May 12, 2009

At What Point Does It Become Child Abuse?

Originally, I read this article looking for a church-state separation angle, and the fact that it happened in my collegiate stomping grounds, Santa Barbara, was another interesting side to it. After all, how do you convince a kid who already lives in paradise that there's something better waiting for him when he dies? So I figured the story would be "Religious group uses public school facilities for Bible study." What I read disturbed me a little bit more deeply. It fit in with a story I'd heard concerning what happens when religious instruction gets laid on the very young from another source too.

Well, the church-state angle is certainly interesting -- no one can seem to identify the teacher, student, or parent who invited this evangelist group to the campus of this small public school. But it does seem that they are targeting kindergartners and first graders with their ministry. And that's what got me on a more ethical level than the Constitutional side of the matter.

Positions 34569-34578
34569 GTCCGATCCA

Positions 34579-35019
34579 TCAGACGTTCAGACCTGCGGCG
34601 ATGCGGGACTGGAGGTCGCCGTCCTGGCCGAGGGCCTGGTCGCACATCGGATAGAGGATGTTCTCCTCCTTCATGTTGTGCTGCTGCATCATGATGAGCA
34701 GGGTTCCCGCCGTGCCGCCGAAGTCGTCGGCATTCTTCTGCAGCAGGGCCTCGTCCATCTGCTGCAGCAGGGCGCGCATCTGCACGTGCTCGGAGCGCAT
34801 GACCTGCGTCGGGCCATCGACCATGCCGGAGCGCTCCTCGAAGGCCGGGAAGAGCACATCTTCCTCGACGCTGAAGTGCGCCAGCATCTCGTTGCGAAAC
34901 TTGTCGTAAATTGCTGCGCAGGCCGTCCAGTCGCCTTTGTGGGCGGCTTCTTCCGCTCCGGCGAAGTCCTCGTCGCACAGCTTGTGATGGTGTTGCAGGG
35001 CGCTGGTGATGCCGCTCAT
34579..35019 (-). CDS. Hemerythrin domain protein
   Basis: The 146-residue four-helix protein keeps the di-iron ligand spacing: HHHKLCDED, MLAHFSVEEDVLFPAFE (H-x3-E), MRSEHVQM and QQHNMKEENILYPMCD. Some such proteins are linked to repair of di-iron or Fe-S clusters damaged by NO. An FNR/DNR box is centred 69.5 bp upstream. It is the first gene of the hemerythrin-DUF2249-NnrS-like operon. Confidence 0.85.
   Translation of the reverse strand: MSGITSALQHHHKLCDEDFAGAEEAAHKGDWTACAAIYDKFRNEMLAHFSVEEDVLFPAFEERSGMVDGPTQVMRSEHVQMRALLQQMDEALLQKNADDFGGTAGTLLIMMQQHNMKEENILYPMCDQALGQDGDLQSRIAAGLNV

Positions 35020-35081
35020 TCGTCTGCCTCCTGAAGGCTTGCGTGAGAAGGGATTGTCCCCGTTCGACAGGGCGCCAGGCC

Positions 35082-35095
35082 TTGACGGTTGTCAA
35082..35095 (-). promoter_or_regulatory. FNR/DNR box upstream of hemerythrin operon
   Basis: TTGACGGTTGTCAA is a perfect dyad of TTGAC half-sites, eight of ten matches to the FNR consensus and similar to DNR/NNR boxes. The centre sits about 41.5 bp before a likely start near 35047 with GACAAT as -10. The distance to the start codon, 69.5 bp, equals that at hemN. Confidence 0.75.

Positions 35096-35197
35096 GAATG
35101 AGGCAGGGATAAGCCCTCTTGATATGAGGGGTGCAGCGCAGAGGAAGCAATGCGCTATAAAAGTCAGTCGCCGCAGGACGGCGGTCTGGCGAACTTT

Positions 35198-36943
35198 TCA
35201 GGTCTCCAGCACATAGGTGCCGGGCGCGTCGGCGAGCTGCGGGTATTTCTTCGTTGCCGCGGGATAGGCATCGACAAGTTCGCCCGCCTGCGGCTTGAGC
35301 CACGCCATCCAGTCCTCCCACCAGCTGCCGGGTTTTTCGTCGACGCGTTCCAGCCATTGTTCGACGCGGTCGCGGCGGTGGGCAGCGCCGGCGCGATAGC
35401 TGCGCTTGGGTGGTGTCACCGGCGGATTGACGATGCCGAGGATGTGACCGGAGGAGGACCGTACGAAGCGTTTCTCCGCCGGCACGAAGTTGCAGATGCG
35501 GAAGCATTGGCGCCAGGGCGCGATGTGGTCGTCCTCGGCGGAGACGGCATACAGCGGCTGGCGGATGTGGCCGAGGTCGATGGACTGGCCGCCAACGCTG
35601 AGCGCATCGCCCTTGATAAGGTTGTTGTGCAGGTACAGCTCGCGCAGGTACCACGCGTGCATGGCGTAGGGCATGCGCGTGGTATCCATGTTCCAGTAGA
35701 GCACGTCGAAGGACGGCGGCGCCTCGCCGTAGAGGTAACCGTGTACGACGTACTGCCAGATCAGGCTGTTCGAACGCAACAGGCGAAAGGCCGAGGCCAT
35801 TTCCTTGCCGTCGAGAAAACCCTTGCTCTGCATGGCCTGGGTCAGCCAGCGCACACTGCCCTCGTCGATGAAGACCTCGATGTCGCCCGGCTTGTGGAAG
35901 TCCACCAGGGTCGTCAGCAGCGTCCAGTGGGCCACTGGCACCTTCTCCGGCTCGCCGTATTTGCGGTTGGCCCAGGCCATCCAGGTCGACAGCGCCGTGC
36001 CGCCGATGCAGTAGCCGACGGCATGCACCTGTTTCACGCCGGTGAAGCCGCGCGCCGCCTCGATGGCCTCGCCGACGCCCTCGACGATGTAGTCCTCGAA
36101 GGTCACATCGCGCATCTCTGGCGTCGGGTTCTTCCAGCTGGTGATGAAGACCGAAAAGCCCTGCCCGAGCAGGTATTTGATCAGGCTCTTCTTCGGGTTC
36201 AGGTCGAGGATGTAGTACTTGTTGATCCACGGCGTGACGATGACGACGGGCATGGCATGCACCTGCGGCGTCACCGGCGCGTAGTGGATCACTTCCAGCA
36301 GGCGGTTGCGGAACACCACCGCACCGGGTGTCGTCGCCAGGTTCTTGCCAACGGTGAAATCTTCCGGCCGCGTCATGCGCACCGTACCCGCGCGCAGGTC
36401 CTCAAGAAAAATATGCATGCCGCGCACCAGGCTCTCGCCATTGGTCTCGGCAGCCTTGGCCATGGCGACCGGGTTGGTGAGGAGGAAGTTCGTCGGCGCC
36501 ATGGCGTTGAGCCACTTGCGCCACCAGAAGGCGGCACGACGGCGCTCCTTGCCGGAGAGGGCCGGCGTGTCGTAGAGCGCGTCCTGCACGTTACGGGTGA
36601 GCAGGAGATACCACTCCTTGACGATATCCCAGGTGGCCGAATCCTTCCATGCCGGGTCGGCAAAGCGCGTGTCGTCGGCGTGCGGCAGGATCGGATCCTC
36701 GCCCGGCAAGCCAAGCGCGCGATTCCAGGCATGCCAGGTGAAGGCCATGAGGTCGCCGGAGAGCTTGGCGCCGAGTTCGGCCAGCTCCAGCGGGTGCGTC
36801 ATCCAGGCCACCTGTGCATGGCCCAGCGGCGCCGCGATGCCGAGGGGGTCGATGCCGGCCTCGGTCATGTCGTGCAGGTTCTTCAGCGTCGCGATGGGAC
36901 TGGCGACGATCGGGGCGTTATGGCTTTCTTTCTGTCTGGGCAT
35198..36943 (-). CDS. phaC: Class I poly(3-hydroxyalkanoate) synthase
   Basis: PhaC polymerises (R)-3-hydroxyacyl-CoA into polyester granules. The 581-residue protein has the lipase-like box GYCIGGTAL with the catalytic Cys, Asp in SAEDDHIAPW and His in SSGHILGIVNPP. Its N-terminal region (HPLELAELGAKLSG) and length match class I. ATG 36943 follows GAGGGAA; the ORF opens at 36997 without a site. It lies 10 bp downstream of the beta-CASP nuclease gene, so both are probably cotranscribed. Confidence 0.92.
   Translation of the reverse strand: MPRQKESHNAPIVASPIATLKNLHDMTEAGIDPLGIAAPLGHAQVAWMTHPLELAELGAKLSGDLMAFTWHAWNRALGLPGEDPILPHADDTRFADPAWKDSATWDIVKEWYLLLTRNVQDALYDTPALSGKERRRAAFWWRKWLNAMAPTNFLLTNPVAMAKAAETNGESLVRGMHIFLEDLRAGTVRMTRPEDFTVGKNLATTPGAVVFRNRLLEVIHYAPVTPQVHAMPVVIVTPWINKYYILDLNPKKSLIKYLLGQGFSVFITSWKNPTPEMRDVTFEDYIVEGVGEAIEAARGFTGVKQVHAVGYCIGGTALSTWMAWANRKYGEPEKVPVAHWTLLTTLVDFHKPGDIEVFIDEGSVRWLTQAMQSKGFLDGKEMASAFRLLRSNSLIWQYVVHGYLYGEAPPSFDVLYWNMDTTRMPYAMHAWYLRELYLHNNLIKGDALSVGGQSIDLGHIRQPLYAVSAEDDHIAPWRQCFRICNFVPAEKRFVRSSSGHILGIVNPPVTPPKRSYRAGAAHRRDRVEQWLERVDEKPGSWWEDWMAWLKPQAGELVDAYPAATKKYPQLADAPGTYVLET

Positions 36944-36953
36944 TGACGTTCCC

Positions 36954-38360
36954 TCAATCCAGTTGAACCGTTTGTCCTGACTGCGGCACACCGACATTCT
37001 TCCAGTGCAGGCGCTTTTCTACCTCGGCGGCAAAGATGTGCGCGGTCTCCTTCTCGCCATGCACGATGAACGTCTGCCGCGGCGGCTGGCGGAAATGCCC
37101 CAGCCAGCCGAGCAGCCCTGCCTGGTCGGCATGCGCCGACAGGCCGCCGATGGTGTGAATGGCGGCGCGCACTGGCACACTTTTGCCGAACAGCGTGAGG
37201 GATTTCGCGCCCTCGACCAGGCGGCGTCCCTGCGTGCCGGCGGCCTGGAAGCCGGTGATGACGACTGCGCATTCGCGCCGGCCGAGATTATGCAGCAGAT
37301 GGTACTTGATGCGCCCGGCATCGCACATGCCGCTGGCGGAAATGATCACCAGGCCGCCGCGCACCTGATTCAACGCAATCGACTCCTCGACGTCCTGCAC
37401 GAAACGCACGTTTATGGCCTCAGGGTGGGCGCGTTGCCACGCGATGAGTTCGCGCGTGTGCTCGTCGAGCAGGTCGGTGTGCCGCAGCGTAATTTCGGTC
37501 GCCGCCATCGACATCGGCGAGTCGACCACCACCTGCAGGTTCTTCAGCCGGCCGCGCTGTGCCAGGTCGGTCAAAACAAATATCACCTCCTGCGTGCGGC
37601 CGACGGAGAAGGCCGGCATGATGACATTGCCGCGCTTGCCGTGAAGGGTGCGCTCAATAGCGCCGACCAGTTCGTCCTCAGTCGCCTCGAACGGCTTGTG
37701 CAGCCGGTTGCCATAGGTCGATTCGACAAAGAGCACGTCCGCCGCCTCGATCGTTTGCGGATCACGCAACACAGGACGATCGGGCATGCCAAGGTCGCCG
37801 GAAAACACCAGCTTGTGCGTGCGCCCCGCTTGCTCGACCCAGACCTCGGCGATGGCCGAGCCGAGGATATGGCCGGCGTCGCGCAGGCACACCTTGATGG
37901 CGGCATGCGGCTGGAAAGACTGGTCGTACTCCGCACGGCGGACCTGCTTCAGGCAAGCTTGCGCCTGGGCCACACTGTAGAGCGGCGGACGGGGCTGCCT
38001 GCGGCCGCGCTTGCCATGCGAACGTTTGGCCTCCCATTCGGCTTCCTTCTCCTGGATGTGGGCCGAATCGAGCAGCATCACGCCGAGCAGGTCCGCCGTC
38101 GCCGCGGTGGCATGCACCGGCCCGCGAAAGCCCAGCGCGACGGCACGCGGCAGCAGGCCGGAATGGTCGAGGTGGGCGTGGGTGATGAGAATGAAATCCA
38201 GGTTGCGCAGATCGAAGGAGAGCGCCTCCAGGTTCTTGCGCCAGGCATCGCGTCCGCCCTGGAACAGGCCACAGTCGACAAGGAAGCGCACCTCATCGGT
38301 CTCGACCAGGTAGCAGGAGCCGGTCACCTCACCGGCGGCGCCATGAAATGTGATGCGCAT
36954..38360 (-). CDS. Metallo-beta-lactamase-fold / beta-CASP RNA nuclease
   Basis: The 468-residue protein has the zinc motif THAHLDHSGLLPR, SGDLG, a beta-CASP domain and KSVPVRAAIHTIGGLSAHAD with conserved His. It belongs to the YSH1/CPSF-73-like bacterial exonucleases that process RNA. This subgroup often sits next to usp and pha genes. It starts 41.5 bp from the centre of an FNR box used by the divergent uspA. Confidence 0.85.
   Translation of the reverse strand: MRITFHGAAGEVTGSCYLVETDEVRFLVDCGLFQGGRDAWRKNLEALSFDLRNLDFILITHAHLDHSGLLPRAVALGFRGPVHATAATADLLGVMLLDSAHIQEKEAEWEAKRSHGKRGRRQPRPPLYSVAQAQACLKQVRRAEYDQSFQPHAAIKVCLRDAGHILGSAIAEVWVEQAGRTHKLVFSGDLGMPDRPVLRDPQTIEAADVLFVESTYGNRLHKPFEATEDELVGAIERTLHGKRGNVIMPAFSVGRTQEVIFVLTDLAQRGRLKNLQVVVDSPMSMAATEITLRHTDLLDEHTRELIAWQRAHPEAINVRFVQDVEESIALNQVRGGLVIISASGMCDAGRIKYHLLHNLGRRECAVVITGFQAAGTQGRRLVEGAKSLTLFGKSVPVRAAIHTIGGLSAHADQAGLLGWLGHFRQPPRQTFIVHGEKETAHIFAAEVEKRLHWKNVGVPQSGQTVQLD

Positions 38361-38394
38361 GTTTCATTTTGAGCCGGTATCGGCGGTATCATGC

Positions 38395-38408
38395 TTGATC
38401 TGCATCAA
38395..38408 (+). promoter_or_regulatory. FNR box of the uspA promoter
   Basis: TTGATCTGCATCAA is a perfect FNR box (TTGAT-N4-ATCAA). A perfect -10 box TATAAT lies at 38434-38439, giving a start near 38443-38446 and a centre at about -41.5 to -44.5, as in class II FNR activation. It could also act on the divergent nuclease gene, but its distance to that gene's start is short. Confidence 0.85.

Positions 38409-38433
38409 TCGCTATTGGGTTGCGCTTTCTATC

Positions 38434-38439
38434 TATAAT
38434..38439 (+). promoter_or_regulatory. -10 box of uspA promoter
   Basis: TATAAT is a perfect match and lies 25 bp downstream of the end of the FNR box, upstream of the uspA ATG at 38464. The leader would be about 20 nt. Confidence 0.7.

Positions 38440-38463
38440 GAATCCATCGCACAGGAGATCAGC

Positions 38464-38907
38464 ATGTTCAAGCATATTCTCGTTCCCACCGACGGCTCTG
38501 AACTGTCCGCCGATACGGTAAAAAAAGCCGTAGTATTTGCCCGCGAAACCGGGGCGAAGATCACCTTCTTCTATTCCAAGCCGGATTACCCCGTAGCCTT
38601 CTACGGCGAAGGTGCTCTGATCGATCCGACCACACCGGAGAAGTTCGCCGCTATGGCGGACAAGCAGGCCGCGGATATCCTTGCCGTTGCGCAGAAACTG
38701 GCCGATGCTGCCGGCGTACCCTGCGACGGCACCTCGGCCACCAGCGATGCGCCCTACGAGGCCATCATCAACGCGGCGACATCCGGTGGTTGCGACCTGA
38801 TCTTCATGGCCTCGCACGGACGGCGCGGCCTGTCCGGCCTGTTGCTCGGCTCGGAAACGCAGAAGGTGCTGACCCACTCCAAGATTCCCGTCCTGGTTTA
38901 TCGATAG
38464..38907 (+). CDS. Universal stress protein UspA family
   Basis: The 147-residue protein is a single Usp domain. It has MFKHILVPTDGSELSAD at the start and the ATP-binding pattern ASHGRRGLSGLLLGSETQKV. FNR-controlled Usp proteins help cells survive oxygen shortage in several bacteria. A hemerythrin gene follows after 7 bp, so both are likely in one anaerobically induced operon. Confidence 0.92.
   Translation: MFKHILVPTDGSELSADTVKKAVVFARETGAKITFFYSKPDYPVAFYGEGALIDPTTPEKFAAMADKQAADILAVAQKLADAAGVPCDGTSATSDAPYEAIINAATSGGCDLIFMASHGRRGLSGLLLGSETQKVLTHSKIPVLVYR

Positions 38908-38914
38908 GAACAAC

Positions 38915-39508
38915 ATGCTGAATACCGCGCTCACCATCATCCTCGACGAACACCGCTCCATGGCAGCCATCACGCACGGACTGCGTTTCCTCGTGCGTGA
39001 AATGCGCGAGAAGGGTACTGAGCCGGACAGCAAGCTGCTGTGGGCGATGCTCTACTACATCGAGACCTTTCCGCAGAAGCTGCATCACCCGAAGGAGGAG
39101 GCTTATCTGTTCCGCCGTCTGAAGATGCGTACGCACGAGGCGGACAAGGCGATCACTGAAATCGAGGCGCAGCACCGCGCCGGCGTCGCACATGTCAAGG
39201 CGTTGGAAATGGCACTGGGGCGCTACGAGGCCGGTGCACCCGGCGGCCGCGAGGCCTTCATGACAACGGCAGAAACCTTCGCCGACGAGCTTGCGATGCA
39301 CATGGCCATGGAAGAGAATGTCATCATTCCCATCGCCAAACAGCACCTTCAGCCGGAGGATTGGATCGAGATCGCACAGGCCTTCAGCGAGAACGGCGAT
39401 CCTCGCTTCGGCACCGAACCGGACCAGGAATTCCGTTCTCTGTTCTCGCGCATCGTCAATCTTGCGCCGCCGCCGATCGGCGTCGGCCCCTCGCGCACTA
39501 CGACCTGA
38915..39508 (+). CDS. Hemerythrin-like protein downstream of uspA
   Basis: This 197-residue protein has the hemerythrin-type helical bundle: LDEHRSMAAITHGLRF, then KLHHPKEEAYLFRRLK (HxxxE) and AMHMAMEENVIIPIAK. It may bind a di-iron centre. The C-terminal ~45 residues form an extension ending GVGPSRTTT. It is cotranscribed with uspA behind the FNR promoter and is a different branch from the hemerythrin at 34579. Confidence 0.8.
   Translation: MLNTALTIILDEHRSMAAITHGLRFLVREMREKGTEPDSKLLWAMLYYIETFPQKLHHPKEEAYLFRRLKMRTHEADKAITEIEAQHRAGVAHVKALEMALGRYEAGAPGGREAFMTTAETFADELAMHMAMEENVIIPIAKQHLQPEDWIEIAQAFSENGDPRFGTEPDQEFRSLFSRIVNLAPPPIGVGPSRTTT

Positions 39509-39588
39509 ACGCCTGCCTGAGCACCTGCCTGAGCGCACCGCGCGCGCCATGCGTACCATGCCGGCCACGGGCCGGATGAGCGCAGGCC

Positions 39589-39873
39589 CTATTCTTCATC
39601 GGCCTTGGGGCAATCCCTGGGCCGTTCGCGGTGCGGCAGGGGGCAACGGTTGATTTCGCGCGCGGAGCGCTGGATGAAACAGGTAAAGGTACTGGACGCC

Reading in the first several paragraphs below the lede of the story from the Santa Barbara Independent, the bias of the reporter against the evangelists couldn't be more obvious. Presumably, the reporter's contempt for the Christians ministering to the children at Cold Springs School was so powerful she could not conceal it. So I thought to go to the sponsoring group's website and see what they have to say for themselves directly, so as to view the subject matter with a different lens.